The Montgomery ad that the NTCA does not want you to see


Every year - usually on the first Sunday in October - terrier fanciers from around the world gather to attend the Montgomery County Kennel Club's terrier-only dog show held in eastern Pennsylvannia. Affectionately known just as "Montgomery", this is the largest annual gathering of terriers in the world. Around Montgomery has grown a week-long celebration of all things "terrier" - terrier-only agility, obedience, earthdog, plus several other all-breed dog (conformation) shows. Many national terrier clubs in the United States designate Montgomery as their national specialty (their most prestigious dog show).


The Norwich Terrier Club of America (NTCA) is the national breed club for Norwich terriers in the United States. Usually the NTCA designates Montgomery as its national specialty. The NTCA bylaws specify that its annual business meeting of members shall be held in conjunction with Montgomery, thus indicating Montgomery's special status.

As a fund raiser, the NTCA sells advertising space in the Montgomery show catalog to its members. This allows breeders to advertise their kennel and breeding program. These ads are often accompanied by professionally shot pictures of one or more of a breeder's dogs.

This year, I decided to place a Montgomery ad highlighting a recently discovered DNA health test applicable to Norwich terriers. I am a member of the NTCA (and am an AKC Breeder of Merit and an AKC judge). I submitted my ad to the NTCA Advertising Chair, and - other than a confirmation of receipt of my ad - I did not hear anything further about my ad until I received a letter on 12 September from the NTCA Treasurer. The letter reads in its entirety "After a consultation with the Montgomery County Show Chair the NTCA Board of Directors decided to not include your ad in the catalog. Enclosed is your check."

Here is the ad:


The mutation causing PLL was discovered and reported in the scientific literature in 2010 ([1]). The mode of inheritance is simple recessive. A DNA test was developed, and is available from several labs ([2],[3],[4]).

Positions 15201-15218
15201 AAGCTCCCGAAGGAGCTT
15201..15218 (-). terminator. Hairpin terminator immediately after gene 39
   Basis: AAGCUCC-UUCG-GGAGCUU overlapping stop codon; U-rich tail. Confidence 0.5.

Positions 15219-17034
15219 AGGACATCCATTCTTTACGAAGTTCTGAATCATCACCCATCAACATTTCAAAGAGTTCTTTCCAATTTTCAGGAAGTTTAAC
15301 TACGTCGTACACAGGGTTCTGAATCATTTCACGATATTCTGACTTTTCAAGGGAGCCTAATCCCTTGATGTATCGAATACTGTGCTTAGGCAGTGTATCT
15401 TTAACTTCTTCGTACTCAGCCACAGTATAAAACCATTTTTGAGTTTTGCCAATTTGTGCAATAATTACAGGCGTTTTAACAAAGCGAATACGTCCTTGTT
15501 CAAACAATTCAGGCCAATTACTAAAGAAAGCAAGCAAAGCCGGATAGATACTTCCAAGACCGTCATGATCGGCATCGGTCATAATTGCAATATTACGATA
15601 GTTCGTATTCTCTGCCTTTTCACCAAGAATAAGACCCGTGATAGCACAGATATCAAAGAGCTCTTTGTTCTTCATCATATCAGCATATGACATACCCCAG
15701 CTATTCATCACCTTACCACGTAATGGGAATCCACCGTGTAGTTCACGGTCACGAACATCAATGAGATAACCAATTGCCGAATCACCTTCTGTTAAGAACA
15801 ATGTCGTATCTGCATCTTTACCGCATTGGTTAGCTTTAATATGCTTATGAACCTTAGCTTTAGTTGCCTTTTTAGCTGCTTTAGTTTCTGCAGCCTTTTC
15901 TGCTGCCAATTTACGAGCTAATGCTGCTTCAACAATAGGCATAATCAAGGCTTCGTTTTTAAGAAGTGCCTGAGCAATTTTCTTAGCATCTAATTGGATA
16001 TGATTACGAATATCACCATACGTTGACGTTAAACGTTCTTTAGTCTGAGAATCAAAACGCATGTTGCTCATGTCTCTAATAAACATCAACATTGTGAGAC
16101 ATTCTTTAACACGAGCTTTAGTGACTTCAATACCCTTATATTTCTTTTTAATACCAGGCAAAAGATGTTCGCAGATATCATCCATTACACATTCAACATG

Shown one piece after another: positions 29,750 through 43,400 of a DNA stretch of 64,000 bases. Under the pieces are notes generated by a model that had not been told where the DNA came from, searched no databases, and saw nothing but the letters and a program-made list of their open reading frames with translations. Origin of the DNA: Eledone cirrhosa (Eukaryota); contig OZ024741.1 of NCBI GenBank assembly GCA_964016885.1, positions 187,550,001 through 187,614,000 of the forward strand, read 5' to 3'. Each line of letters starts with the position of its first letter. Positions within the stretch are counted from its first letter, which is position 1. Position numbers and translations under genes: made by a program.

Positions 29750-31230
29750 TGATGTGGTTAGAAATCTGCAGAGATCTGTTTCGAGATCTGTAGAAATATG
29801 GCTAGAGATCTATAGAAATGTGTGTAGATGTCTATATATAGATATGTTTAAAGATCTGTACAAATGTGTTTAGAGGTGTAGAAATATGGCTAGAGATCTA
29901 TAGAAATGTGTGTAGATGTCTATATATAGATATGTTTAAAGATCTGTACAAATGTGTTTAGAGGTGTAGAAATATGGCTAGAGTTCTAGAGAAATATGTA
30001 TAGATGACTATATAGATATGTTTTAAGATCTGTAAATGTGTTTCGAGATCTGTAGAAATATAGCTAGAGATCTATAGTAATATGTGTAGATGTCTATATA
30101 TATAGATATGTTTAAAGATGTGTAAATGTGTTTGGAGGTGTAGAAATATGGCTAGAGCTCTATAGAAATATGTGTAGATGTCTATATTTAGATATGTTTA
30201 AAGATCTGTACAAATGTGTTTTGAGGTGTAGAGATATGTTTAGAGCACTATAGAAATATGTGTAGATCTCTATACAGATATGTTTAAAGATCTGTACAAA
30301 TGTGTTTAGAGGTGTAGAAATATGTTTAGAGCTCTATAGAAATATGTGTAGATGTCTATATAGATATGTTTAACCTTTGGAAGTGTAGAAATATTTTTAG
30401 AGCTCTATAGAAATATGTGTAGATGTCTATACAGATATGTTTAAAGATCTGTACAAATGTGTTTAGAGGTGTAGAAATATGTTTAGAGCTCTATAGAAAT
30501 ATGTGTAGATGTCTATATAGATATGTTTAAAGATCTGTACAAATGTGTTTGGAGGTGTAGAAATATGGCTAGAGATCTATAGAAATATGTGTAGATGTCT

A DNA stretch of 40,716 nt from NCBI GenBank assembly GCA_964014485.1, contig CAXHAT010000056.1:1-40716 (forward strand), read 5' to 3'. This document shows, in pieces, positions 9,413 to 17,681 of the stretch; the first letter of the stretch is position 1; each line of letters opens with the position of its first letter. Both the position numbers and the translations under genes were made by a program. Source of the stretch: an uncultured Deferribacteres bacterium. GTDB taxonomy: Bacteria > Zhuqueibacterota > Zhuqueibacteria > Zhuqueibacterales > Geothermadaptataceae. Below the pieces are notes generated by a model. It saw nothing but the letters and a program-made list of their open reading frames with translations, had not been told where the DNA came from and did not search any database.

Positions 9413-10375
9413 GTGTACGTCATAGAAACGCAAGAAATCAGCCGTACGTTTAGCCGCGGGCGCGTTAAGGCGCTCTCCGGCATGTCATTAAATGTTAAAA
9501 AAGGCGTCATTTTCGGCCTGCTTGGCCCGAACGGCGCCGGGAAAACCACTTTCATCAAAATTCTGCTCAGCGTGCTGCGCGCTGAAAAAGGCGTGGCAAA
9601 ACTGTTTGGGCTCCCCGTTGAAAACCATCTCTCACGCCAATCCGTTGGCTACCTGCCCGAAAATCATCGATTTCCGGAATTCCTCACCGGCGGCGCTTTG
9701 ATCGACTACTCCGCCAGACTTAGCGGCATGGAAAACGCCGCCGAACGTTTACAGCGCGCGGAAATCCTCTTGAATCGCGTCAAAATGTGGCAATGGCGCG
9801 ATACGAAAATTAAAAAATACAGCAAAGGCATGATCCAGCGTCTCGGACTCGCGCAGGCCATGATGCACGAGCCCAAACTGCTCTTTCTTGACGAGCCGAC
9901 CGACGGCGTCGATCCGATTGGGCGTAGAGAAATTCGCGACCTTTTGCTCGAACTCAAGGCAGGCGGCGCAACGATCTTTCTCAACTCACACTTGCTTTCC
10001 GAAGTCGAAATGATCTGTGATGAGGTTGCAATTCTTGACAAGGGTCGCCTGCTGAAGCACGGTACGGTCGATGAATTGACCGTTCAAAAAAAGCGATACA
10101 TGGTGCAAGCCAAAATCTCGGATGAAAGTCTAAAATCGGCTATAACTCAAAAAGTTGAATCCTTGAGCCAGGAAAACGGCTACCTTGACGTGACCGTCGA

Two recent scientific articles ([5], [6]) conclude that the PLL mutation is widespread among both pure-bred and mixed-breed dogs and thus most likely is a mutation that occured early in the development of dogs. That the mutation remains in the canine genome is due to the fact that its effects - glaucoma and blindness - usually occur after a dog has passed its primary reproductive years.

In 2012 the mutation was confirmed in a Norwich terrier who had been diagnosed with PLL ([7]). Subsequently several Norwich related to the affected dog were found to be carriers of the PLL mutation. I then wrote to every member of the NTCA telling them about the PLL DNA test and encouraging them to test their Norwich.

Here are the arguments I have heard from breeders who say testing PLL in Norwich terriers is not necessary:

  1. "PLL only exists in one line of Norwich terriers."

    This is incorrect. What is correct is that PLL has only been found (so far) in one line of Norwich terriers. So far only approximately 100 Norwich have been DNA tested for PLL ([8]).

    There are approximately 600 Norwich terriers registered every year with the AKC. Thus the US population of Norwich terriers is approximately 6,000. Consequently only about 2 percent of the US Norwich population has been tested.

    So unless someone has done a lot of testing and not reported the results, this statement is false. The only way to know is to test.

  2. Cost

    The PLL DNA test costs approximately $65, and is a simple cheek swab test. The current going rate for a quality Norwich terrier is over $2,000. (I personally know of two Norwich that were sold for $4,000.) For that amount of money, does not the pet-buying public have a right to expect that a responsible Norwich breeder would have performed the PLL DNA test?